March 13, 2008
Digest: Whether a judge may disclose information about a defendant’s apparent misconduct revealed to the judge during a settlement conference raises a question of law beyond this Committee’s jurisdiction.
Rules: 22 NYCRR 100.3(D)(1)-(2); 101.1; Opinions 06-13; 05-84; 03-110; CPLR 4547.
With the parties’ consent, a judge presiding over a medical malpractice action, engaged in ex parte settlement discussions. When speaking to the self-represented defendant, the judge asked him/her to “tell me in confidence” about the prospects for settlement. The judge assured the defendant that the judge would not reveal the substance of their discussion to plaintiff’s counsel. The defendant advised the judge that he/she is the subject of three prior judgments and is judgment proof. The defendant also stated that, in order to conceal certain misrepresentations he/she had made when applying for medical malpractice insurance, he/she dissuaded the insurance carrier from undertaking a defense of the current action. The judge believes the defendant’s conduct is endangering the public health and that the defendant is defrauding the insurance carrier. The judge asks whether he/she may disclose such information to the New York State Medical Licensing Board or the defendant’s insurance carrier.
While a judge must take appropriate action when he/she has substantial knowledge of another judge’s or an attorney’s substantial violation of the applicable rules of conduct (22 NYCRR 100.3[D]-), there is no comparable rule requiring a judge to report a party’s or witness’s misconduct or illegal activity that comes to the judge’s attention during a proceeding in his/her court (see Opinions 06-13 [A judge is not ethically required to report that a physician who is a party in a matrimonial proceeding has tested positive for drugs]; 05-84 [A judge is not ethically required to report an apparent incident of statutory rape that came to the judge’s attention when a 15 year old pregnant female, pursuant to the Domestic Relations Law and with her parents’ consent, filed a petition in the judge’s court seeking authorization to marry.]; 03-110 [A judge is not ethically required to report that certain automobile dealerships were altering their records and registering commercial vehicles as passenger vehicles, in violation of applicable statutes.])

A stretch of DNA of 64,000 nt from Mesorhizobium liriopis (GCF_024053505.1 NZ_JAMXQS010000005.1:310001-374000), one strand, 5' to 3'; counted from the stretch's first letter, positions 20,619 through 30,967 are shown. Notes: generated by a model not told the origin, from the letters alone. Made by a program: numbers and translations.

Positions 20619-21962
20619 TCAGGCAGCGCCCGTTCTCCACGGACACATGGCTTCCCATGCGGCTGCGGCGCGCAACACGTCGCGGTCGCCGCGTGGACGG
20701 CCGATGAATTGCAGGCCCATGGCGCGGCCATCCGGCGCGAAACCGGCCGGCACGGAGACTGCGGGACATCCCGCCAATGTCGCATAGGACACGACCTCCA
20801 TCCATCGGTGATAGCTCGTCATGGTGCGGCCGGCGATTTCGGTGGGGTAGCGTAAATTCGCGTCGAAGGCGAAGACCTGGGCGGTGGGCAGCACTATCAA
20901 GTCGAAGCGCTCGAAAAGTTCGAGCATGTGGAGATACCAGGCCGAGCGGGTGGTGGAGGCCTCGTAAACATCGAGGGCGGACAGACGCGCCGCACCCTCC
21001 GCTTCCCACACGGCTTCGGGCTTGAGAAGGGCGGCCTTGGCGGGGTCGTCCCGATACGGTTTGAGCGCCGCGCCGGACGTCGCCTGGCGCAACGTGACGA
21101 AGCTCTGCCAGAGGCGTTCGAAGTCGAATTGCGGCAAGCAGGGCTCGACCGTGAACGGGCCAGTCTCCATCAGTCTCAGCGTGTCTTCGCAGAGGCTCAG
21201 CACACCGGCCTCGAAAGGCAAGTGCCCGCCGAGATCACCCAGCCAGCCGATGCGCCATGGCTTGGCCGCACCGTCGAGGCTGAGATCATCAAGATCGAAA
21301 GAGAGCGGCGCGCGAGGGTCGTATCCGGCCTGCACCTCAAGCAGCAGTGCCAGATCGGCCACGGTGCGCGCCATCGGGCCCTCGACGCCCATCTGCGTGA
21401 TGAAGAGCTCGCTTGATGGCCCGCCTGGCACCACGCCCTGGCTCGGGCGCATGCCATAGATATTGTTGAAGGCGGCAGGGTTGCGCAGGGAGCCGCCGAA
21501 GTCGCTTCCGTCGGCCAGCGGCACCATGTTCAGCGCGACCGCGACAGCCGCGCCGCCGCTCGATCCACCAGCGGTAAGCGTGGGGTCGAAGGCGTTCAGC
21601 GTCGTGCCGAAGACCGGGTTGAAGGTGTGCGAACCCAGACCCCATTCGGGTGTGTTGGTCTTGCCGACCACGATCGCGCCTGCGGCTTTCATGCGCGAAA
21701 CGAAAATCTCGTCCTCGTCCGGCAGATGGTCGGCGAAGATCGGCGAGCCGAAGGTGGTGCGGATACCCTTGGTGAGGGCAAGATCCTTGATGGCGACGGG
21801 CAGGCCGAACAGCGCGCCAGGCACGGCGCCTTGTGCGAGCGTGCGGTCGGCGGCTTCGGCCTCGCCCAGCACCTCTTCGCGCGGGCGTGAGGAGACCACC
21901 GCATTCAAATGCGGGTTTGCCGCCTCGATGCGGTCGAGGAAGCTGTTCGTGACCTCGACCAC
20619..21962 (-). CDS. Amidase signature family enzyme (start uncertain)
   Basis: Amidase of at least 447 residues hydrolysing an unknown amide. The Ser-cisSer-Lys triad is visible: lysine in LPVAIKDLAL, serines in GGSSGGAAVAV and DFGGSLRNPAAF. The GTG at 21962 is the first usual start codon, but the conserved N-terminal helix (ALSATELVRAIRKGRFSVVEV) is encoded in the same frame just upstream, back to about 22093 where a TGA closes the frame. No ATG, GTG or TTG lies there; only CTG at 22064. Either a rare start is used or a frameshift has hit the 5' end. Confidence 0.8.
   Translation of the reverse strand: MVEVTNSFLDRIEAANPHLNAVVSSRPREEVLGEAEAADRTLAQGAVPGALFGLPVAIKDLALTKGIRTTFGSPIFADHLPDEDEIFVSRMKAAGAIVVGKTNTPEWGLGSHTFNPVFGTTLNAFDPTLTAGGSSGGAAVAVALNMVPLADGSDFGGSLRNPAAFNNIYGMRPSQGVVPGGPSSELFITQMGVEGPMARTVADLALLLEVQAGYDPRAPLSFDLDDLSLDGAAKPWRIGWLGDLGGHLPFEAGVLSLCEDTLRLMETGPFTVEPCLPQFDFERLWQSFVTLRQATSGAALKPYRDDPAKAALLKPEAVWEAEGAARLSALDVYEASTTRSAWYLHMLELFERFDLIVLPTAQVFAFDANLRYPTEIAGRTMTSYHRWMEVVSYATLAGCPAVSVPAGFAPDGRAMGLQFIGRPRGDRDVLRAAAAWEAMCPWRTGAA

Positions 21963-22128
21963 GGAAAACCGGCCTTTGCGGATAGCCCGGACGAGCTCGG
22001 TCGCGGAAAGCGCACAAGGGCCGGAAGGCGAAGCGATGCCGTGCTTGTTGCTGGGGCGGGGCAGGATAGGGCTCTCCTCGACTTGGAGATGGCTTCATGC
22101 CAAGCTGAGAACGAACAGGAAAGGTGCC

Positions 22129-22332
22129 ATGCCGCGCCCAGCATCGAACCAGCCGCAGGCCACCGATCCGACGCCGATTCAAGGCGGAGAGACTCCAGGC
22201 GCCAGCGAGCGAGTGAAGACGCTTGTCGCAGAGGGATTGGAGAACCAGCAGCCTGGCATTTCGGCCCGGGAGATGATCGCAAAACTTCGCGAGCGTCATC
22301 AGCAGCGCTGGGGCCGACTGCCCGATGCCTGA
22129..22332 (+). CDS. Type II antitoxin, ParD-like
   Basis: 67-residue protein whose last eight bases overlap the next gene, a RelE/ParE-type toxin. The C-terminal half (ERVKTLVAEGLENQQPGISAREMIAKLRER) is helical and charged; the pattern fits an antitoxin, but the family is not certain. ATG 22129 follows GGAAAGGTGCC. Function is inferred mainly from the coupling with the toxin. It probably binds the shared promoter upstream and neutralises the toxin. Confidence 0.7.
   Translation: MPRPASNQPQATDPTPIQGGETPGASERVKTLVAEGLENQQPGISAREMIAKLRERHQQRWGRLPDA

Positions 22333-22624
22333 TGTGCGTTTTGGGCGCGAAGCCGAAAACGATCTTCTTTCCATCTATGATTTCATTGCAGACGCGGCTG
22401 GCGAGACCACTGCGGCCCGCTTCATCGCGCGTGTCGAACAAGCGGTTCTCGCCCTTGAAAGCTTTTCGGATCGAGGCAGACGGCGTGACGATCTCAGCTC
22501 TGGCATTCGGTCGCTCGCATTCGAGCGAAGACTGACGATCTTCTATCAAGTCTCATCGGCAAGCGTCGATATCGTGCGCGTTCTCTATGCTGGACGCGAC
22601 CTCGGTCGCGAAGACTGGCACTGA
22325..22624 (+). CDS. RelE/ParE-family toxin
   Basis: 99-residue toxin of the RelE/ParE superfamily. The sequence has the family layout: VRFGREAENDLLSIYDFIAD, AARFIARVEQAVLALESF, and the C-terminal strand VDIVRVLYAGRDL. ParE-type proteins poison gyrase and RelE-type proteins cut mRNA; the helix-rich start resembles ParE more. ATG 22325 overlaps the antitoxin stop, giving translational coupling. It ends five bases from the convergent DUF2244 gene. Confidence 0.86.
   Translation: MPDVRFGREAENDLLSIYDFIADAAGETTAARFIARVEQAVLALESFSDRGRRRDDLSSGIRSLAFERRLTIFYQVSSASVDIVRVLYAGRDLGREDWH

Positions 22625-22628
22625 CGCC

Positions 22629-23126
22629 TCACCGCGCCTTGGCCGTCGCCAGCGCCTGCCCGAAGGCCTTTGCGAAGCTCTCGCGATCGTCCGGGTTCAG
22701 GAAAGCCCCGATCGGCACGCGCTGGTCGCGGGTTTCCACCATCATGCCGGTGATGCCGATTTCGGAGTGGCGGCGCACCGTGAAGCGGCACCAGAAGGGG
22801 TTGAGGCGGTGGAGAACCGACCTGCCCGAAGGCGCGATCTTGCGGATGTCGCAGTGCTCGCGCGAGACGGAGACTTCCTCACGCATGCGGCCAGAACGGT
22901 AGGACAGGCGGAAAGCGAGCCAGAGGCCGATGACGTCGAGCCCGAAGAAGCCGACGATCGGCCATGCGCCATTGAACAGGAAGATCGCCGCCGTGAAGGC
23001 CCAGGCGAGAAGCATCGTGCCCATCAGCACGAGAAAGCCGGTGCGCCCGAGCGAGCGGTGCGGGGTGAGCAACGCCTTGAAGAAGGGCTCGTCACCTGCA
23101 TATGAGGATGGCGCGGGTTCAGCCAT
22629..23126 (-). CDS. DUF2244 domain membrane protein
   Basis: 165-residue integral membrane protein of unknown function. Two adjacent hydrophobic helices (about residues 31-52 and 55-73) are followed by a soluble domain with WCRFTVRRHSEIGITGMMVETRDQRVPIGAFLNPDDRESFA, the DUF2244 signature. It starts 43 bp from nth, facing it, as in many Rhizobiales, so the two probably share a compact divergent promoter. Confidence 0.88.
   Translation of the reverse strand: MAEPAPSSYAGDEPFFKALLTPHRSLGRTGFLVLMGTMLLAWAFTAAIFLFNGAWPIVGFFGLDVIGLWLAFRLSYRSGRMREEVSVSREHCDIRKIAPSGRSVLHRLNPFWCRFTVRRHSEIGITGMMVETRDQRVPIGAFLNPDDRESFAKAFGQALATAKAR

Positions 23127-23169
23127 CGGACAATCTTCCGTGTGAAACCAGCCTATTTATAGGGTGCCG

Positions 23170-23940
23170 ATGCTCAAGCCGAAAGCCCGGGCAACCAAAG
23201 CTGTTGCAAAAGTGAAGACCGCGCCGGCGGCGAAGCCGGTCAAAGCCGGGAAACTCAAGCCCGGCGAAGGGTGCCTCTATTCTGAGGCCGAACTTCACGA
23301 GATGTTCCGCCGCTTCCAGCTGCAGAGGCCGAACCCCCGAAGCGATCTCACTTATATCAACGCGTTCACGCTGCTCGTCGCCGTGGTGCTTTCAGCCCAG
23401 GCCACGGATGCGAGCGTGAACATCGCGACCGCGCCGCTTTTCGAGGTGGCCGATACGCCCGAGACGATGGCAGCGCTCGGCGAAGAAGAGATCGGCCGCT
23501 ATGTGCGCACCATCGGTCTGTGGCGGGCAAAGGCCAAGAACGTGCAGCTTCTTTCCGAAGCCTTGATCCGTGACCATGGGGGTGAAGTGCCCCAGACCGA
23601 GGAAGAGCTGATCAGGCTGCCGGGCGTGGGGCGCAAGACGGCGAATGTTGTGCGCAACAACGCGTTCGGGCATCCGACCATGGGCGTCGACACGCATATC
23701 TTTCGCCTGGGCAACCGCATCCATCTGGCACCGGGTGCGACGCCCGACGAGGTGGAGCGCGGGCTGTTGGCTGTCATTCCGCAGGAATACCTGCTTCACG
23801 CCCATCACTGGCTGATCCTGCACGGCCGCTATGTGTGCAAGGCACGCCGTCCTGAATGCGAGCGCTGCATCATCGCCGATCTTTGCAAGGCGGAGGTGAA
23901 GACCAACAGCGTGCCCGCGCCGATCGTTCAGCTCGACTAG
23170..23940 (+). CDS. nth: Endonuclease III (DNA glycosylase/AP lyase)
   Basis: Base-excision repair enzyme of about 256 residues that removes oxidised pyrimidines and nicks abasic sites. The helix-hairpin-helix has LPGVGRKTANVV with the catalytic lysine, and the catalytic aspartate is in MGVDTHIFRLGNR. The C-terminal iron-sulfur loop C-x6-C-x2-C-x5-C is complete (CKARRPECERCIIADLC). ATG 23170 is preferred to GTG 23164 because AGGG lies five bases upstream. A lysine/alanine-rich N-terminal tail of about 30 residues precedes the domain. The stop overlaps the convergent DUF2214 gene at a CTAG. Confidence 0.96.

While the Committee previously has advised that a judge may choose to report criminal activity or other misconduct that comes to the judge’s attention during a proceeding in his/her court (see Opinions 06-13; 05-84; 03-110), in the present inquiry, the judge learned about the defendant’s misconduct during a settlement conference. The Committee, therefore, must decline to answer the judge’s inquiry as it raises a question of law (see, e.g., CPLR 4547) beyond this Committee’s jurisdiction (22 NYCRR 101.1).